Wednesday, August 04, 2010

Persepolis Fortification Archive Project

*DISCLAIMER* This post is now linked at the Persepolis Fortification Archive Project's blog, so I thought I'd toss in a disclaimer. First of all, nothing I say here should be considered an official position of the project or anything like that. I wrote this post before starting the project, and some of the info may or may not be accurate. For instance, I'm not sure that the fortification wall actually fell down on the structure that housed the documents. (It may have, I don't know.) This post was basically written to friends and family trying to explain what I'm doing now, so don't take any of the info here to the bank.

About twenty five hundred years ago, a man walks through the desert with a donkey carrying figs. He enters the city of Persepolis and goes to the delivery building, near the town wall. He enters the building and unloads the donkey while a scribe picks up a handful of clay, and digs into it with his stylus. "A donkey-load of figs was brought into Persepolis by Bandaba and recieved by Nababa in the 21st year." The scribe writes. Nababa leaves with the figs, Bandaba goes back home, and the scribe deposits the receipt in the back room with all the others.

Fast-forward to 230 BCE. Alexander the Great, emperor of the Greeks, is on a military campaign when he comes to the town of Persepolis. His soldiers breach the wall and sack the city. In the commotion, part of the city is set on fire. The fire burns near the city wall baking the clay bricks until they are too brittle to support the wall's massive weight. The wall buckles, and falls. The collapsing wall slams down on a structure housing thousands of documents, reducing the building to rubble, and burying the documents beneath it for thousands of years.

Fast forward to the 1930's CE. Archaeologists from the University of Chicago are digging in Iran, and unearth the documents that have been buried under that building for 2,260 years. Not much is known about the language that they were written in, so the Iranian scholars send the tablets back to the University of Chicago where they can be housed and available for study. The documents reveal a lot of new information about the language that was spoken in Persepolis all that time ago, but unfortunately, most of them are mundane, and don't arouse much attention from scholars because they simply aren't very interesting to read.

Fast-foward to 1997. Five Americans are in a shopping mall while they tour Jerusalem. They exit a store and walk out into the middle lobby when a suitcase explodes. Glass shatters, bodies break, five American tourists are killed. A group funded by the Iranian government claims responsibility for the bombing, and the surviving family members of the American tourists decide to sue the Iranian government for the deaths of their relatives. They win the lawsuit, awarded $71 million dollars, but Iran won't pay. So, the relatives decide to go after the Iranian possessions that are held by US institutions. The University of Chicago is ordered to divide the collection of tablets unearthed at Persepolis and sell them on the private market.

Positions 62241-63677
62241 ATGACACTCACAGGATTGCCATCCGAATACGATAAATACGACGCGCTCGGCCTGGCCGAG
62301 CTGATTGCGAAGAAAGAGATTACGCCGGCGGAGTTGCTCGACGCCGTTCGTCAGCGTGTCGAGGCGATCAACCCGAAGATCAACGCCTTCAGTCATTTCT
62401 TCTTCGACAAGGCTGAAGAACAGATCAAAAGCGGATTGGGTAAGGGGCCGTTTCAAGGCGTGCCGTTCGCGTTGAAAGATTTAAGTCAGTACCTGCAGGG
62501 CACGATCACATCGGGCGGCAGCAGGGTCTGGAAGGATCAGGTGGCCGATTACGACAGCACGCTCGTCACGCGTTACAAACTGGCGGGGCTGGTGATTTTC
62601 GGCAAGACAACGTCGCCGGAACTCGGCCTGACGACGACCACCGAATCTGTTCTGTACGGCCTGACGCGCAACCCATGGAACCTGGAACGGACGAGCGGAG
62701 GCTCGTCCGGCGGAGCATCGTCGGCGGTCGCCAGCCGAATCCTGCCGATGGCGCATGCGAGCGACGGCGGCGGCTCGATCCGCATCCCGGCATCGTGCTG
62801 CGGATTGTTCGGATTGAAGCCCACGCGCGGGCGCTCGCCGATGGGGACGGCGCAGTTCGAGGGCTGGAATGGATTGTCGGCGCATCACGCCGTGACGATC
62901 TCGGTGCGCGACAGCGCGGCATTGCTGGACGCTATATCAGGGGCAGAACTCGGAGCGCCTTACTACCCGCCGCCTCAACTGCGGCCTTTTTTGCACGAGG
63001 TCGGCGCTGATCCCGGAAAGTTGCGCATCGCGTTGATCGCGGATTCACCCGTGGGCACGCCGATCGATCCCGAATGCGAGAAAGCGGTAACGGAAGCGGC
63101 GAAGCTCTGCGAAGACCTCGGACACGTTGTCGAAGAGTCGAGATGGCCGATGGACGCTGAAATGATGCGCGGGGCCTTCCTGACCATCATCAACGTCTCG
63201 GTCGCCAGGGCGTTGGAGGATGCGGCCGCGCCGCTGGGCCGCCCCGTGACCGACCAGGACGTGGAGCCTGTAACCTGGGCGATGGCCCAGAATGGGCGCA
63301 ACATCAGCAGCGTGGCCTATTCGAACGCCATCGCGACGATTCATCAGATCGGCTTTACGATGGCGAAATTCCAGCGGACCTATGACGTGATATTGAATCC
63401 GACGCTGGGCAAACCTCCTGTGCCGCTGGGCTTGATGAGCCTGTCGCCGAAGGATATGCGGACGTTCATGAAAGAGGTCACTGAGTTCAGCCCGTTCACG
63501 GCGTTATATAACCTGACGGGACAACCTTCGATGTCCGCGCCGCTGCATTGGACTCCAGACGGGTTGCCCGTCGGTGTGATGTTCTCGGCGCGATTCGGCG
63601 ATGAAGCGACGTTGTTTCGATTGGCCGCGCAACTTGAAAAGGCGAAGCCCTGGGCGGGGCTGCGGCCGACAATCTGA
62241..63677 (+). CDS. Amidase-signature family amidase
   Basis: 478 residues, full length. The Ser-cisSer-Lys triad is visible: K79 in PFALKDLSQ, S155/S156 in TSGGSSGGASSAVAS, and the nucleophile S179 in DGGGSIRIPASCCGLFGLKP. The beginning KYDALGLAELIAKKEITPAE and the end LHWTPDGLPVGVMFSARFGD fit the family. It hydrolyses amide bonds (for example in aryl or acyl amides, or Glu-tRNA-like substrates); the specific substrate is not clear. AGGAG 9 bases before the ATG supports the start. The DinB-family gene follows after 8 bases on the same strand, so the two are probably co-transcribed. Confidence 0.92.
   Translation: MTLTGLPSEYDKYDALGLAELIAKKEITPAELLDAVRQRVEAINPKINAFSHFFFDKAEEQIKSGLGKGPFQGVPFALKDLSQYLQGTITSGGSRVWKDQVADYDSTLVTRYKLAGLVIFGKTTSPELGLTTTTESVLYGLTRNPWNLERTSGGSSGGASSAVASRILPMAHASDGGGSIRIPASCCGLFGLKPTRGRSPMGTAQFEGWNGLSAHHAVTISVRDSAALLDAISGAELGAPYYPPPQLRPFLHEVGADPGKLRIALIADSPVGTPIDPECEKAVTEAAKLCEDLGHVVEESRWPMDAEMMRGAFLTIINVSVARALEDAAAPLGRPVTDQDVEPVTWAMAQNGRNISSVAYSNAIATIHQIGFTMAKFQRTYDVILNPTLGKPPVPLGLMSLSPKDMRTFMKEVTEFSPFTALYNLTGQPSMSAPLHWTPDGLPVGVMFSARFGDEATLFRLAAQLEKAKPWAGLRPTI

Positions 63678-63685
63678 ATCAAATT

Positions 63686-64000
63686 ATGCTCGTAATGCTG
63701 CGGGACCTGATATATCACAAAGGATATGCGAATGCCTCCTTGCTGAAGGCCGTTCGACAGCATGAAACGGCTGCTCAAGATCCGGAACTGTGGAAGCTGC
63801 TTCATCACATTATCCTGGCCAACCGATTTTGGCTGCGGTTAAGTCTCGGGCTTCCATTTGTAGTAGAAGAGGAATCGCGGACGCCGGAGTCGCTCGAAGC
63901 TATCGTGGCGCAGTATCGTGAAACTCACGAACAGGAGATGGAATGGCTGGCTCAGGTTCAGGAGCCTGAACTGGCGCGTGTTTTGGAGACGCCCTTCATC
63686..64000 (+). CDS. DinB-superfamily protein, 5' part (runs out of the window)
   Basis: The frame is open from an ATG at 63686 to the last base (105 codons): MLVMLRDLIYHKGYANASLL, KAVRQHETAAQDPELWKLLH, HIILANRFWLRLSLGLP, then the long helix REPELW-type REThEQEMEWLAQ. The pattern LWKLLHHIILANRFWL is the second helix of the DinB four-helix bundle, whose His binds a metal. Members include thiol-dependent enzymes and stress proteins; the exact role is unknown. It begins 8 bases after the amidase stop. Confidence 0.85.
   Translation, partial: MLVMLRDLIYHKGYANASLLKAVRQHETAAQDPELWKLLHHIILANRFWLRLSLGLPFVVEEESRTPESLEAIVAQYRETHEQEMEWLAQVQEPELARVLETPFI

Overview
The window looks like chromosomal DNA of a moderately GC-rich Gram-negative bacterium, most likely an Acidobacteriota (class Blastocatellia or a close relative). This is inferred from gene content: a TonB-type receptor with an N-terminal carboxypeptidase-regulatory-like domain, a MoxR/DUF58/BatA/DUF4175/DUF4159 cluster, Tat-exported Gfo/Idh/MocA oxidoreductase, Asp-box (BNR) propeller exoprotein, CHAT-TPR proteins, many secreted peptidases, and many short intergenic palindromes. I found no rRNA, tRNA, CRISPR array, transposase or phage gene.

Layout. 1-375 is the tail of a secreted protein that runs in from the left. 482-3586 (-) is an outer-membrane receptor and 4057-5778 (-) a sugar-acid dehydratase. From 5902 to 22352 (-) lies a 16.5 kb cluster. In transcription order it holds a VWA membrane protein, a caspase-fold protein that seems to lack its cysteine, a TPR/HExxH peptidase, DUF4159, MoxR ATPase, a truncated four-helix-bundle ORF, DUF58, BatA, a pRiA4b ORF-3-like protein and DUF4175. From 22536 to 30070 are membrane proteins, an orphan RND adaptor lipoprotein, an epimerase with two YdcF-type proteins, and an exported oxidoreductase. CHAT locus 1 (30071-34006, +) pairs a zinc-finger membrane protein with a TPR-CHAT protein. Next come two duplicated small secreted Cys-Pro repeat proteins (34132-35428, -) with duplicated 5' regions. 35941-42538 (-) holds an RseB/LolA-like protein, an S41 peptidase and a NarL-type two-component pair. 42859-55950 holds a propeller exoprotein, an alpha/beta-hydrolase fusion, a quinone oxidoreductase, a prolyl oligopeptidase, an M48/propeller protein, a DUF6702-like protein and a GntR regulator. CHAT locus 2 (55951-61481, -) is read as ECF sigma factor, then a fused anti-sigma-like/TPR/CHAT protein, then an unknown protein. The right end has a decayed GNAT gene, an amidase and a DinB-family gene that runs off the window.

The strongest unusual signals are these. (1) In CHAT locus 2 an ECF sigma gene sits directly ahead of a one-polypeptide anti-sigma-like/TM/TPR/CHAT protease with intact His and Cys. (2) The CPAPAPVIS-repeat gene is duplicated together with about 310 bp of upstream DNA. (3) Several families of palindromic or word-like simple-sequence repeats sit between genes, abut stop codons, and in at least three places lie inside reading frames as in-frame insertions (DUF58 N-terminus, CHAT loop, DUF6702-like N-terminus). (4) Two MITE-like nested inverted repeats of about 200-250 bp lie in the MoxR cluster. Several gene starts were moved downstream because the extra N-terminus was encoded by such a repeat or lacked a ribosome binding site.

Most of the documents the University is ordered to sell are unimportant and boring on their own. Their only real value is as an entire collection, where they can tell us about the development of the city, the history of the economy, and reveal more information about the language that was spoken at the time. But the University has been ordered to sell the documents on the private market, where the only people who will buy them will be novelty seekers wanting a piece of something very old.

The decision has been appealed, and the University of Chicago is now battling to keep the tablets. If U of C loses the appeal, they'll have to sell this treasure to novelty seekers and destroy the entire collection. If they win, they can continue to house the tablets and learn more about the city, ancient culture, ancient language, and maybe ancient economies. But because they could lose and be forced to sell the whole collection, the University is busy photographing all of the documents. That way, if they do have to sell them, they'll still have some kind of archive to look back on.

Unfortunately, these documents are all written in clay, and simply taking pictures of them is often not enough. The scribes wrote on all six sides of the tiny rectangles, and in order to read what is written on them, they have to be tilted and turned so that the light can hit them at different angles. It's not possible to simply take a picture and read the photo. There are two methods going to record the images. In one method the tablet is photographed, tilted, and photographed again generating anywhere from six to seventeen photos of the tablet. These are then placed together as an archive of the tablet. Another method places the tablet under a special hood with 32 lights on it. There is a camera at the top that takes pictures of the tablet being lit from all sorts of different angles. Those pictures are then stitched together into an image of the tablet that where someone can rotate the light around the tablet almost as if you were controlling the flashlight being used to read it. So, while the appeal is in the court, the project is moving at as fast as it can to create a digital recreation of every one of these thousands of tablets.

I've been trying to get in on the project for a few months now. Originally I heard that I could get in on it, and then I heard that there might not be enough room on the machines to help. I kept asking and today I got an email saying that I can start tomorrow. Which means that tomorrow morning at 8:00, I'll be walking into the Oriental Institute to start editing the photos of these documents hoping to help preserve the Persepolis Administrative Archives. Man, this is cool. I can't wait to start.